Thursday, March 27, 2008

Reviews! Blue Beetle soars, The Spirit slips

I flaked on doing a pull list again, so let's take a look at some of the books I read this week:

Blue Beetle #25: Hands down, the best comic I read this week. John Rogers does an outstanding job of wrapping up this hero-defining story arc, and hits all the right buttons with every single character to make an appearance. And brother, that’s a lot of characters. Just about anybody who’s made an appearance in this title shows up, and many of them make an active contribution to the plot or dialogue. Normally you’d expect that to end up being clunky, or to at least feel a little forced here and there, but the story is smooth, quick-moving and practically sparks with energy. Rafael Albuquerque’s art is top-notch, and in the same way that I picture Curt Swan’s version when I think of Superman, Albuquerque’s Blue Beetle will always be my Blue Beetle.

I’m sorry that Rogers is leaving the title (hopefully just temporarily), because between the two of them Rogers and Albuquerque have created what is damn near the perfect superhero comic.

All Star Superman #10: Speaking of the Big Red S, Grant Morrison and artist Frank Quitely continue to pull off the impressive balancing act of bringing everything people love about Superman front and center while presenting it all in completely novel and imaginative ways. And when I say “imaginative ways” I mean, “freakin’ Morrison — how does he come up with this stuff?!” Combined with what’s turning out to be some of Quitely’s best work, the title is thoroughly modern without giving in to the lazy cynicism that might lead other writers to churn out more “grim-‘n’-gritty.” Morrison seems to be on track toward creating another milestone run, and for the first time in a long time, I care about what happens to Superman. Freakin’ Morrison.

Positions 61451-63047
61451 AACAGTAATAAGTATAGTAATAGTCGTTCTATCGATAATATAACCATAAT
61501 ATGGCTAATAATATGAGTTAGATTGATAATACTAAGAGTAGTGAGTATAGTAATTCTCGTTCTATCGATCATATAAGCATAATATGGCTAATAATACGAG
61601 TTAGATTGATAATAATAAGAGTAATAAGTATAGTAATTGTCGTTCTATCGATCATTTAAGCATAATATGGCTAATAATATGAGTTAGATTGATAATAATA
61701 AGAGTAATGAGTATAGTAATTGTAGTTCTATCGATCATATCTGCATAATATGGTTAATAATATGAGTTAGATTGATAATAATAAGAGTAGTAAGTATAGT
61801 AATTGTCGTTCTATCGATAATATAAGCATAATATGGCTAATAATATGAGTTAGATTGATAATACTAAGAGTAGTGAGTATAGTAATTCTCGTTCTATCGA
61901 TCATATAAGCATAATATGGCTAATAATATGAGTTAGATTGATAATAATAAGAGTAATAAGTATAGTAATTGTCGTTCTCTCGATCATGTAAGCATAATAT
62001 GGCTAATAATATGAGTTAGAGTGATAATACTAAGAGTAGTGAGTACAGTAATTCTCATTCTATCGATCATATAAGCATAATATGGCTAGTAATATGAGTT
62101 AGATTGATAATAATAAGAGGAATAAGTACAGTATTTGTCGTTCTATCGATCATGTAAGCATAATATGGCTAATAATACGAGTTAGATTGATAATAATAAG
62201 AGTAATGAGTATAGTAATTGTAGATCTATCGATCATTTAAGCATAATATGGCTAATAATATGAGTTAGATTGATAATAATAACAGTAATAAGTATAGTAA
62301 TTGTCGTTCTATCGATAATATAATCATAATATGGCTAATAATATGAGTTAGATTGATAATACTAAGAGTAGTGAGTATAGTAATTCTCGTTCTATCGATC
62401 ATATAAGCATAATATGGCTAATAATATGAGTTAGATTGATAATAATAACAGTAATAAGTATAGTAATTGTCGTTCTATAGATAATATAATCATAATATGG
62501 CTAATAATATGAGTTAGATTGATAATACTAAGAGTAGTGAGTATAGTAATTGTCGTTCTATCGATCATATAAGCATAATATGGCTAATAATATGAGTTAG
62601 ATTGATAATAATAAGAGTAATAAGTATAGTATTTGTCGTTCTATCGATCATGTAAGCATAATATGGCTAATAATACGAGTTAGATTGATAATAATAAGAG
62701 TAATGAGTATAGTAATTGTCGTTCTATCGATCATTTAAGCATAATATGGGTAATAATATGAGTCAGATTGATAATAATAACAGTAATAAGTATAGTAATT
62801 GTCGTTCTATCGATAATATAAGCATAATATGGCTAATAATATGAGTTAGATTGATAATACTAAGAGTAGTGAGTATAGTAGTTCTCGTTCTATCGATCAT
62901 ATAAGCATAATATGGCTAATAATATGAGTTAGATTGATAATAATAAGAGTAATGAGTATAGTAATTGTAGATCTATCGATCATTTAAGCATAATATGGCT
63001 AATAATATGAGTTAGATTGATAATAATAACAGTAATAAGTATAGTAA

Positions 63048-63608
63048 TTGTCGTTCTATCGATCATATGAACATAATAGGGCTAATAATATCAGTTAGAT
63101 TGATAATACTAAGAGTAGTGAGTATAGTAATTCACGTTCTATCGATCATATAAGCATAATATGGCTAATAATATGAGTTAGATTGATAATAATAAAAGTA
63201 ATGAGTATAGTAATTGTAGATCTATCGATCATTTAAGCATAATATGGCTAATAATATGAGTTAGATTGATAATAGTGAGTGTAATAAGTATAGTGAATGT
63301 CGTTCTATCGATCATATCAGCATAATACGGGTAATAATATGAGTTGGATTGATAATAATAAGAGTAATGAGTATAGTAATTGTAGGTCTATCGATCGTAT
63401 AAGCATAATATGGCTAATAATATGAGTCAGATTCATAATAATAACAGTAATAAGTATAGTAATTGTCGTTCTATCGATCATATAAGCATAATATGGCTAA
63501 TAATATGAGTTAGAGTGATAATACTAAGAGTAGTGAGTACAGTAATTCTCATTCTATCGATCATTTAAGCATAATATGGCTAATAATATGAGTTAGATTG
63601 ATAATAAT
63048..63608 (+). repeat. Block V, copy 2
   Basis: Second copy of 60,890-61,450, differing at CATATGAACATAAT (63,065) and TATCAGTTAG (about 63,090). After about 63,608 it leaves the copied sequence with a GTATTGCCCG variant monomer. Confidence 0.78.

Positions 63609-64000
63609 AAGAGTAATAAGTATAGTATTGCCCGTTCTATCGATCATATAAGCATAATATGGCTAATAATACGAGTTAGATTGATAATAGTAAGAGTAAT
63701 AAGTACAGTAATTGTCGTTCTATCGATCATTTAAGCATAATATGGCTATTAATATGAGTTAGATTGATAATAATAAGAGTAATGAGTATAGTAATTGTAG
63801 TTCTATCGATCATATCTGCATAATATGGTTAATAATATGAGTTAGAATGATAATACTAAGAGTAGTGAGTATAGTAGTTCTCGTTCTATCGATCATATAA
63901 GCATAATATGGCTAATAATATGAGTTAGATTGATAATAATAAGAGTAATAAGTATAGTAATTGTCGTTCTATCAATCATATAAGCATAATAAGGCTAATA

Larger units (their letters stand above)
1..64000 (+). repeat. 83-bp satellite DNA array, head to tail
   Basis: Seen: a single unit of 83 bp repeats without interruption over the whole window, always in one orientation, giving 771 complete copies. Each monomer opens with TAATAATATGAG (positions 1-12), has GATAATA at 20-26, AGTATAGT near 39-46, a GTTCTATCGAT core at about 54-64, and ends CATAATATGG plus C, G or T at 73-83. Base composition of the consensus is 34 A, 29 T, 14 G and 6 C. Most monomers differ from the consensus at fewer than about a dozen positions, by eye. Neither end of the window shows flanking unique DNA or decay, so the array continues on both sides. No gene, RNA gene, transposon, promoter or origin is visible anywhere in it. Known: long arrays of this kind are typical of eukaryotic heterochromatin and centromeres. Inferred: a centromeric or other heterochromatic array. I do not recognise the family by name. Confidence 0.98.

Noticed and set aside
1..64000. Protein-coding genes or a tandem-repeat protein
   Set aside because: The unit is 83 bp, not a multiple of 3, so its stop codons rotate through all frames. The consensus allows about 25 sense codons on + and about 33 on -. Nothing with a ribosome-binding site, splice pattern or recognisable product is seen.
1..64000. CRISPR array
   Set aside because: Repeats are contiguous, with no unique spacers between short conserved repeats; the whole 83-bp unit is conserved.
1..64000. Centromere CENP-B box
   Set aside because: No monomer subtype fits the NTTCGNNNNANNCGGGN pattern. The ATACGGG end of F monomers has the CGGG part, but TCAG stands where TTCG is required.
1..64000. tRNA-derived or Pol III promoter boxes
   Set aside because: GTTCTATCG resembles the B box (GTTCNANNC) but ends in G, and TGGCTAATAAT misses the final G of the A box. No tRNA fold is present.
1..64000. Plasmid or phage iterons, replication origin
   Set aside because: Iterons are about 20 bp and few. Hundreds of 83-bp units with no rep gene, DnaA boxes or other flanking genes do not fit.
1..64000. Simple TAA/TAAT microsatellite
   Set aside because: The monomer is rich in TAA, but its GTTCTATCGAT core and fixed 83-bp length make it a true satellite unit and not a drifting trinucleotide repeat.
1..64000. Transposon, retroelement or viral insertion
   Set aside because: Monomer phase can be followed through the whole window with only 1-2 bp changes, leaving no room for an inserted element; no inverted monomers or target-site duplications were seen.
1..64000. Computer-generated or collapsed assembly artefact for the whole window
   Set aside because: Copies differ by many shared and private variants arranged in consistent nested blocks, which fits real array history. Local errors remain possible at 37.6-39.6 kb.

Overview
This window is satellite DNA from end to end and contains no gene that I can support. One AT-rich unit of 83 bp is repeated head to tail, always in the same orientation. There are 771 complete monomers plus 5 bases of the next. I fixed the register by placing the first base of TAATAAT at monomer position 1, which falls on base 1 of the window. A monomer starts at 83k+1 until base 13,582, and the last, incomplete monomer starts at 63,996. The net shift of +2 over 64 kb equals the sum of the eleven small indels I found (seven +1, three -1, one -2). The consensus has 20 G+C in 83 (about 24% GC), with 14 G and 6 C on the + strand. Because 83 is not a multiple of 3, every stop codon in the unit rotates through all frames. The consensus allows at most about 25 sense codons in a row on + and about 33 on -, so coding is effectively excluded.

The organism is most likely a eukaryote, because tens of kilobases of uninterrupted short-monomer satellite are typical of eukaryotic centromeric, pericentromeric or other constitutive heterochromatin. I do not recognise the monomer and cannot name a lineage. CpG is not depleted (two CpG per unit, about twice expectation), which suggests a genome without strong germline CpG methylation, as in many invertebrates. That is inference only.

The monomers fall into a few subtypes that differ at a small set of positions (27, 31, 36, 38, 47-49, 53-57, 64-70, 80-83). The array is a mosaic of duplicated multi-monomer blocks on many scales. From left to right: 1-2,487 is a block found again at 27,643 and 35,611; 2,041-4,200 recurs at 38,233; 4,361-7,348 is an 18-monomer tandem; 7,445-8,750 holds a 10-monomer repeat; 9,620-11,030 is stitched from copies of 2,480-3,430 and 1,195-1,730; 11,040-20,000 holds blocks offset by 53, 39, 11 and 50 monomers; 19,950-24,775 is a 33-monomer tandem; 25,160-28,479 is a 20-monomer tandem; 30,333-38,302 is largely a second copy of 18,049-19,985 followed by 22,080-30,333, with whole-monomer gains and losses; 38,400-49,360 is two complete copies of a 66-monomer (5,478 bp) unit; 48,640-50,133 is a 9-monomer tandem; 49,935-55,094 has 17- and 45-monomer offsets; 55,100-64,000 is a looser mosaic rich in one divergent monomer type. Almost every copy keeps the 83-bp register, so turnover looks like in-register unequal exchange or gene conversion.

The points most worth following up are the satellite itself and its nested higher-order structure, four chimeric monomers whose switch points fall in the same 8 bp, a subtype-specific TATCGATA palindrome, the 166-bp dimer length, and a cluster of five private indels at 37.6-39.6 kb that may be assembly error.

Daredevil #106: Sometimes a fill-in issue really feels like a fill-in, and that’s the case with this issue of Daredevil. I know Ed Brubaker never seems to write anything that isn’t part of a bigger picture, but after the intensity of the last story arc this wound up feeling flabby and slow. The art by Paul Azaceta didn’t help, often distracting with a look that came off as unfinished and, in a few panels, flat and amateurish. Believe it or not, I don’t hate it — I just don’t think it’s a good fit for this book.

One more thing: I love the Ben Urich character and I think he’s an important part of the Daredevil family, but he and the rest of the supporting cast just came across as ineffectual and added to the sense that this issue didn’t really go anywhere. Honestly, I thought things were moving toward Matt Murdock’s friends staging some sort of intervention, and I was strangely disappointed when it didn’t happen. I don’t know if that says something about the story or me, but I ended this issue with a shrug.

Green Lantern #29: I’ve liked what writer Geoff Johns has done with Green Lantern (the book and the character), and Ivan Reis is the perfect artist for this title. But I really don’t need to read about Green Lantern’s origin. Again. I know it helps newer readers (I’m all for that) and it also helps cement the latest status quo in terms of continuity, but I almost felt like I was flipping through the book more than reading it. I’m not sure how many issues it’s going to take to rehash the origin story, but I hope it’s wrapped up lickety-split.

DROPPED! The Spirit #15: The idea was to give this title one more shot after the new team’s disappointing debut last issue, but while flipping through it in the shop I decided it was over. The art by Mike Ploog was solid enough, but not very distinctive and close enough to Will Eisner’s style that it comes across as unoriginal. The killer, though, was thumbing through the title to see if the same problems with characterization popped up again and finding Dolan smoking a bubble pipe. Which I could’ve lived with (I know how much writers Mark Evanier and Sergio Aragones love their little sight gags), but then there was a whole scene where the usually stoic police commissioner is pompously giving a press conference before breaking down into vaudevillian-style bluster because The Spirit is getting the credit for a bust. That’s not Dolan, who has always treated Denny Colt as a partner and even a surrogate son, and this kind of mischaracterization is more frustrating than fun.


Khairul H. said...

So SPIRIT is out, huh? I'm hearing a lot of the same views from other readers. Sad to hear that Evanier and Aragones can't pull it off. I enjoyed the first trade collecting the first half of Cooke's run but I don't think I'll drop the cash when this run goes to trade.

Pity but with money tight and getting tighter, I gotta be choosy.

Maxo said...

As much as it kills me, yeah, I'm dropping it. What I've seen is just kind of tone-deaf, and especially jarring after coming off of Cooke's run. Cooke was playing old-school jazz; Aragones and Evanier are leading an oompah band.

And I hear you — I can't throw good money at bad comics, either.